Empty consumerism and soulless government are the traditional two explanations for our modern alienation.
We don’t get happier as our society gets richer, because we chase the wrong things.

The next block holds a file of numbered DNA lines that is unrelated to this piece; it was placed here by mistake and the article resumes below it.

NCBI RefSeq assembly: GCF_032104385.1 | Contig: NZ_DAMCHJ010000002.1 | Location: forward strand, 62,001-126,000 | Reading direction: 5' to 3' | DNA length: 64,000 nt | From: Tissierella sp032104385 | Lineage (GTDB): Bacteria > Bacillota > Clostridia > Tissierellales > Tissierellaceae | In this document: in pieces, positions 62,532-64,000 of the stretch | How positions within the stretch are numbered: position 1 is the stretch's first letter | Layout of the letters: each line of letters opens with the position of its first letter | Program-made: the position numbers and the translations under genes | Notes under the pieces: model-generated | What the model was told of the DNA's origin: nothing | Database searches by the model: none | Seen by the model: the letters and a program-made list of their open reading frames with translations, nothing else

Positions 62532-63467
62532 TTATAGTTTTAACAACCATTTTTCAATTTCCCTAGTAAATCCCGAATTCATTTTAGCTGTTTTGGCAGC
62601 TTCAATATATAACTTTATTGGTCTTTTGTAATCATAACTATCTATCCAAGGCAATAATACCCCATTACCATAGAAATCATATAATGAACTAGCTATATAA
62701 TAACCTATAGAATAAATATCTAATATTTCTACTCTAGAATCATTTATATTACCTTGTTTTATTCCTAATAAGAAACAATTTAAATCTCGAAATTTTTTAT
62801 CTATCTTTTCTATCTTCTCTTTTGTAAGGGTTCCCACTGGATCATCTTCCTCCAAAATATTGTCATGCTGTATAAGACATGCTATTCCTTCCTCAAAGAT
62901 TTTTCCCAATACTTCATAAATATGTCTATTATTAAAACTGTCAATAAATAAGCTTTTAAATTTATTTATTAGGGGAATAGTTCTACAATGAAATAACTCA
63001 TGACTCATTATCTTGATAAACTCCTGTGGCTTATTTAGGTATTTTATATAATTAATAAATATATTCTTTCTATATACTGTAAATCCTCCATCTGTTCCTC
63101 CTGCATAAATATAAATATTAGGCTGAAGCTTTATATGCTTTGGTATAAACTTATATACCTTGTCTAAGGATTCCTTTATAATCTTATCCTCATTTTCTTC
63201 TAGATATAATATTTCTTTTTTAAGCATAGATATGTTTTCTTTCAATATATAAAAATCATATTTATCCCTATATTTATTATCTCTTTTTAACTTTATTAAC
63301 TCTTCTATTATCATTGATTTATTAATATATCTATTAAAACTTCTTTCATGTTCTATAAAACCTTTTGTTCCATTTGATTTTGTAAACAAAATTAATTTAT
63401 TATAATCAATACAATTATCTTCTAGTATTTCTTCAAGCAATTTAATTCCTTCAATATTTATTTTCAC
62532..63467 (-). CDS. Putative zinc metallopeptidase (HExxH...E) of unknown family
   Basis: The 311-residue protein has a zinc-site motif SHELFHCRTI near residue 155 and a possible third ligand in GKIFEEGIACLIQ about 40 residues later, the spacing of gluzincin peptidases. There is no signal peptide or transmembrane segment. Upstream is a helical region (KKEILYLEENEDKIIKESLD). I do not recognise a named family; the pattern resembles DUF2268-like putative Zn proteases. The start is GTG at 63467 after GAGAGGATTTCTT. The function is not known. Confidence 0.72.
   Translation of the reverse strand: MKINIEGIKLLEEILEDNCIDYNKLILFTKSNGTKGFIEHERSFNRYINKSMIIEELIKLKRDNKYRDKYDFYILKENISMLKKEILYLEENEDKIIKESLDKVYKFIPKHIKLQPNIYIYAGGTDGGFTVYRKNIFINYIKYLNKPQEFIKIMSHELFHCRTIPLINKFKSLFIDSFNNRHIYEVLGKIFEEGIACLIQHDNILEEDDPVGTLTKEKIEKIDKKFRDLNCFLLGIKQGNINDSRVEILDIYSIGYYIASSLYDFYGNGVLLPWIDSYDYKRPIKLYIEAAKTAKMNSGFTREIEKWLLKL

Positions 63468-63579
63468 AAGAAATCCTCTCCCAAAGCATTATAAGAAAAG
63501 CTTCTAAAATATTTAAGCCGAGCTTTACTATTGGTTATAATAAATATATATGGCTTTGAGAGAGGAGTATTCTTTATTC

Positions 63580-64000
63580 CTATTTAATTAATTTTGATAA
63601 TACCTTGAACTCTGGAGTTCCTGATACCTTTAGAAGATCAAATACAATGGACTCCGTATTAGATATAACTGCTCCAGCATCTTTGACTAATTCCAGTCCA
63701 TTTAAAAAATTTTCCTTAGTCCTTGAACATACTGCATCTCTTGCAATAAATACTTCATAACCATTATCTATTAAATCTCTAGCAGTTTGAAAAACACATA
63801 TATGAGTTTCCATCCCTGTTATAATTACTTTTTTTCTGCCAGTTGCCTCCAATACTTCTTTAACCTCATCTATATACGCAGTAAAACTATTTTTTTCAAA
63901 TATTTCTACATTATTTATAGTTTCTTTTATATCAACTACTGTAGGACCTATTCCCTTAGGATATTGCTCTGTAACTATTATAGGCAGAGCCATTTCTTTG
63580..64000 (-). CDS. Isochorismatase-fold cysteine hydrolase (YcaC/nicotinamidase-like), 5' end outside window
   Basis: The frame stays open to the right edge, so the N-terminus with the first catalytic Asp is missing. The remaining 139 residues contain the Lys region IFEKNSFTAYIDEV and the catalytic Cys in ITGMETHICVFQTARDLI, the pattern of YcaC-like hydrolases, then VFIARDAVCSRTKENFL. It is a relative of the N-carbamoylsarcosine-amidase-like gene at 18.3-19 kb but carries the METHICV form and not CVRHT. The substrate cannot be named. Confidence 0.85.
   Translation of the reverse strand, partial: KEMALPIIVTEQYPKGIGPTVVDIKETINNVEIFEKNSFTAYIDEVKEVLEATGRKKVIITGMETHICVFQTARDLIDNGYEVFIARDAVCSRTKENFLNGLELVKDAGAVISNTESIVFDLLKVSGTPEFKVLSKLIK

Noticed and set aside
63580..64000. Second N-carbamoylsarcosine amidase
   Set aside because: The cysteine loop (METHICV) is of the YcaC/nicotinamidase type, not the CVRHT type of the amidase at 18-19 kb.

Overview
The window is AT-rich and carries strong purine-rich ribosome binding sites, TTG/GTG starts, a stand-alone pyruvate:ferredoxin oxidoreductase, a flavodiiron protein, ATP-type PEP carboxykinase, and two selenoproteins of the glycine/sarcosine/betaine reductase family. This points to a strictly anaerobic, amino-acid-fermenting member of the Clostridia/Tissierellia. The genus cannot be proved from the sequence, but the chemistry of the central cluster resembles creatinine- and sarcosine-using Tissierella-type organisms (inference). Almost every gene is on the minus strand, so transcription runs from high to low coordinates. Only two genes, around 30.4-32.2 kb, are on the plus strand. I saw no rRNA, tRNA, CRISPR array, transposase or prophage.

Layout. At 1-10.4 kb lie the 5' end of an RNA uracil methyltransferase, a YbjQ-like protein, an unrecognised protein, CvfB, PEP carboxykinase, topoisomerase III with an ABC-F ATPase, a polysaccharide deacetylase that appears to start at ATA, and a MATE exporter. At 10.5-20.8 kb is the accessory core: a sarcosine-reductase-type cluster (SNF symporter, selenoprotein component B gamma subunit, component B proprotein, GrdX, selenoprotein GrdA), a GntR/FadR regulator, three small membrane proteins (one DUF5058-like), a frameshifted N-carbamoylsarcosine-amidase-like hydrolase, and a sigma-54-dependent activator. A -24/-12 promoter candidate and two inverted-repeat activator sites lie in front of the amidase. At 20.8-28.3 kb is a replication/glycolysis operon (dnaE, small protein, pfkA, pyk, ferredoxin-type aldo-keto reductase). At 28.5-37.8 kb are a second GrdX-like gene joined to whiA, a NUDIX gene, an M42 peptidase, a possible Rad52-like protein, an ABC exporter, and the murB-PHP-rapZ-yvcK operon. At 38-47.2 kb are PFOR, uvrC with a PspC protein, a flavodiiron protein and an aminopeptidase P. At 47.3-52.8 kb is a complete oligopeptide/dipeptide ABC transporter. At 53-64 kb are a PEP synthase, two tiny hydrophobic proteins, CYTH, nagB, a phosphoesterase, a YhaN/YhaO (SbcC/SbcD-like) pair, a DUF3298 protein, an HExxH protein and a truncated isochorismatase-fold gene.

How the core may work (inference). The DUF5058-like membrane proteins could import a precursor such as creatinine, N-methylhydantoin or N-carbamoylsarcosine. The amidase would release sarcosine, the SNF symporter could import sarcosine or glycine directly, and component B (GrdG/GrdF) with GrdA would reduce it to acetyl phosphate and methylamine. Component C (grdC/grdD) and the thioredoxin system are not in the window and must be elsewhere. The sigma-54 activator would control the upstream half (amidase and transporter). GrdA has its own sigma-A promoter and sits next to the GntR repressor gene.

I realize that one could easily read this column as a jeremiad against modern life. That isn’t my intention. (Indeed, I am a very public proponent of democratic capitalism with a modern welfare state.) Rather, I mean to appeal to all of us to remember that material prosperity has both benefits and costs. The costs come when we allow our hunger for the fruits of prosperity to blind us to the timeless sources of true human happiness: faith, family, friendship, and work in which we earn our success and serve others. Regardless of how the world might change, those have always been, and will always be, the things that deliver the satisfaction we crave.